Description: The Walrus is the largest seal species in the Arctic and the second-largest one on a global scale; only male Elephant seals outgrow Walrus. The tusks, that can be up to one metre long, make them unmistakable; tusks of Walrus cows are slightly smaller than those of bulls. Bulls can be up to 3.5 metres long and 1,500 kg in weight, while cows reach 2.5 metres and a weight of 900 kg. A newly born Walrus baby is 1.3 metres long and weighs sweet 60-85 kg. The Pacific Walrus (O. r. divergens) is slightly bigger than its Atlantic relative. Both are considered subspecies of the same species.
The colour is brown, but variable: Once they have spent some hours ashore, the skin tends to have a pinkish shade, especially in warm weather, as an increased blood circulation in the thick skin prevents overheating. When they come out of the water or if it is cold, they decrease blood circulation to preserve heat; then they will appear almost dark-grey.
Telling the sexes apart is difficult. Adult males are significantly larger than females. Males have got more scars and characteristic calluses around the neck, whereas the cows have smoother skin.
Walruses near Lågøya. At least the one to the right is quite clearly a male.
The significance of the tusks is not clear. It is known that they are not needed to obtain food. They are certainly useful for defence against Polar bears, although this is rarely needed, and for climbing up on ice floes. The most important purpose is certainly as a status symbol and weapon for fighting during the mating season. The tusks may break off, which certainly affects the breeding status of males, but it does not influence life expectancy.
Walrus are very social. Single animals are the exception. They stay in groups, often with more than 20 individuals. Herds of more than 100 animals are not the rule in Svalbard, but such large or even larger groups do occur.
Distribution / Migration: Walrus occur in several areas around the Arctic. There are several, more or less isolated populations in northeastern Canada and West Greenland as well as northeastern Siberia and the Bering Strait. The Atlantic Walrus is spread from Northeast Greenland to Svalbard, Franz Josef Land and Novaya Zemlya. Svalbard and Franz Josef Land are a key region for this population, although the majority stays in the east, in the Russian Arctic. There is an interesting sexual segregation: The bulls tend to stay in Spitsbergen, while the cows together with their calves obviously prefer the northeasternmost parts of Svalbard and Franz Josef Land. In recent years, sightings of females and calves have increased also in Spitsbergen. This very positive tendency is due to the general return of Walrus to their original range pre-dating the arrival of Europeans in Spitsbergen, who introduced hunting that almost led to regional extinction of Walrus in Spitsbergen in the 1950s. Even today, most Walrus in Svalbard are found in the northeastern parts of the archipelago, which was not visited by early whalers. One well-known colony is at the southern tip of Moffen.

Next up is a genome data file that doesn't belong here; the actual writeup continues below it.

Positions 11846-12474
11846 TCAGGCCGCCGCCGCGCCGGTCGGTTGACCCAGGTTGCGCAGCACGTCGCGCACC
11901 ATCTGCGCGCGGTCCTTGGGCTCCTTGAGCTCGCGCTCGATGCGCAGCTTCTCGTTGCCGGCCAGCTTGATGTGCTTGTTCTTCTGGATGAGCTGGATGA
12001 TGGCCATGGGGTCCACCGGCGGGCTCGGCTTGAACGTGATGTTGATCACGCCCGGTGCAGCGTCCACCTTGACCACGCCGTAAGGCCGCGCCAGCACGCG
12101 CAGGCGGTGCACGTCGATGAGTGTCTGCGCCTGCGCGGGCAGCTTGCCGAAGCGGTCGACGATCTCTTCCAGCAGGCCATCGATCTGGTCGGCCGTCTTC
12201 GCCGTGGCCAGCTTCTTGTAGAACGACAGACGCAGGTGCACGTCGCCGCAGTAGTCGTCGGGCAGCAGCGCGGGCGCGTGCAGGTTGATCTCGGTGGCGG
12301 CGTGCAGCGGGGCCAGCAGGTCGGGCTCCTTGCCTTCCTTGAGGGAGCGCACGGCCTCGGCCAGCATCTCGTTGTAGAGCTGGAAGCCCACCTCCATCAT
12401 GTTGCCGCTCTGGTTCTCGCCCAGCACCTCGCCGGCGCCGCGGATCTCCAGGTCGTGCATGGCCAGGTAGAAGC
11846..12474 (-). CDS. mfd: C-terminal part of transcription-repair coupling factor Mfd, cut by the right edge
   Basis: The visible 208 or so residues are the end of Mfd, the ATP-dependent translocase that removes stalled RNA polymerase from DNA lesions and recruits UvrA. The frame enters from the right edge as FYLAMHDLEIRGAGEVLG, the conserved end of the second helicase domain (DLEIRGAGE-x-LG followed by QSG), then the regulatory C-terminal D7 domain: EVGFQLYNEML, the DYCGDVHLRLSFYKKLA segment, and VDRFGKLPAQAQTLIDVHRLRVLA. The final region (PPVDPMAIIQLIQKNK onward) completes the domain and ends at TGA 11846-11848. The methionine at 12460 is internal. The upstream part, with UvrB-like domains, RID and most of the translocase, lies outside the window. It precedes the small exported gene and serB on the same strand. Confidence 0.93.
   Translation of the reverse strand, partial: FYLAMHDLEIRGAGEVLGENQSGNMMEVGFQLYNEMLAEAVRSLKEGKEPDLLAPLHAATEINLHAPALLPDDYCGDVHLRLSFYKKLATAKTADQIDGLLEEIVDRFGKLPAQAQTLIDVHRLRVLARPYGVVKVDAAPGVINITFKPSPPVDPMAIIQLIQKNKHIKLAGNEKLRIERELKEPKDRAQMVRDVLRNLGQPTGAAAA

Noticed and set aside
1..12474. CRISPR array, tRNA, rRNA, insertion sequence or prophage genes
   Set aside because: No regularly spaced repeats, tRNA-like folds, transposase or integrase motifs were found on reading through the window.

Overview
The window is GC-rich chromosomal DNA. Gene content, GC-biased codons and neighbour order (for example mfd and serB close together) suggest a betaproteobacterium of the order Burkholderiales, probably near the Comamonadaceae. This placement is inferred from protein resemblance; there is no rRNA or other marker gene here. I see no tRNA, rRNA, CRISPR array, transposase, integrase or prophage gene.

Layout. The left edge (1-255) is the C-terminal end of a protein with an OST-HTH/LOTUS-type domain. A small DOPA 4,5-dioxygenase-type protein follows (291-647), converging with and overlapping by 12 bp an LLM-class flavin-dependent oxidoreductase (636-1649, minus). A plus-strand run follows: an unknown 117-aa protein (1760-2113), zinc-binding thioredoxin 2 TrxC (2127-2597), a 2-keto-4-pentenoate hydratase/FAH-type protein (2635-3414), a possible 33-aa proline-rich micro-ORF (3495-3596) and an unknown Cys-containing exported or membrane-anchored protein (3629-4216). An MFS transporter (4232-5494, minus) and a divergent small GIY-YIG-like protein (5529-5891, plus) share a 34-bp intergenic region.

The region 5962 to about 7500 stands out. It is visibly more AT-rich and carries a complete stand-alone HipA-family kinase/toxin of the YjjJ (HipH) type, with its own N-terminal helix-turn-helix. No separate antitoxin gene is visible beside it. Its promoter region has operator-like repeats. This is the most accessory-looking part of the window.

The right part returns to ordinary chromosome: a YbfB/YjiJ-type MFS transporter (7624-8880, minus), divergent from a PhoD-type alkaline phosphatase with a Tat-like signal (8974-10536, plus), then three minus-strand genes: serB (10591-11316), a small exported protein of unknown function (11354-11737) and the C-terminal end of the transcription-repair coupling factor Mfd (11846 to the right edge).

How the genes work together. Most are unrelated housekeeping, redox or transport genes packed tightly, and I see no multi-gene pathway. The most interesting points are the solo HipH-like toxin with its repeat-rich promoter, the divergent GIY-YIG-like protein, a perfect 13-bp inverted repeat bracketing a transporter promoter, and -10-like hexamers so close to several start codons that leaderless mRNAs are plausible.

Walrus spend the whole year in the same region, but move away from the coast and towards open water during the winter. They need polynyas: areas that remain ice-free during the whole winter due to currents. Polynyas occur on the northern sides of both Svalbard and Franz Josef Land. As soon as the coast becomes ice-free, walruses return to their traditional haul-out sites. They tend to use the same sites year after year: beaches near shallow, productive waters with muddy bottom, where they find good feeding grounds. After a successful feeding trip, they may rest for several days ashore – up to eleven days of siesta have been observed (who has observed this for eleven days?), and in historical reports there is talk about Walrus sleeping on the beach for about seven weeks!
During the little ice age, there were occasional sightings of Walrus in the River Thames, and in the early 20th century, a Walrus even got lost in the southern Baltic sea.
Biology: The preferred diet consists almost exclusively of the mussel Bluntgaper (Mya arenaria), which lives in the mud at the sea bottom and filters plancton. Walrus can sense the mussels with their whiskers and use their nose, and possibly a strong jet of water that they produce to uncover the mussel. Then they will suck the meat out of the shells. The stomachs of Walruses have been found to contain up to 70 kg of mussel meat, but not a single shell! Productive and shallow waters are obviously an important part of their habitat.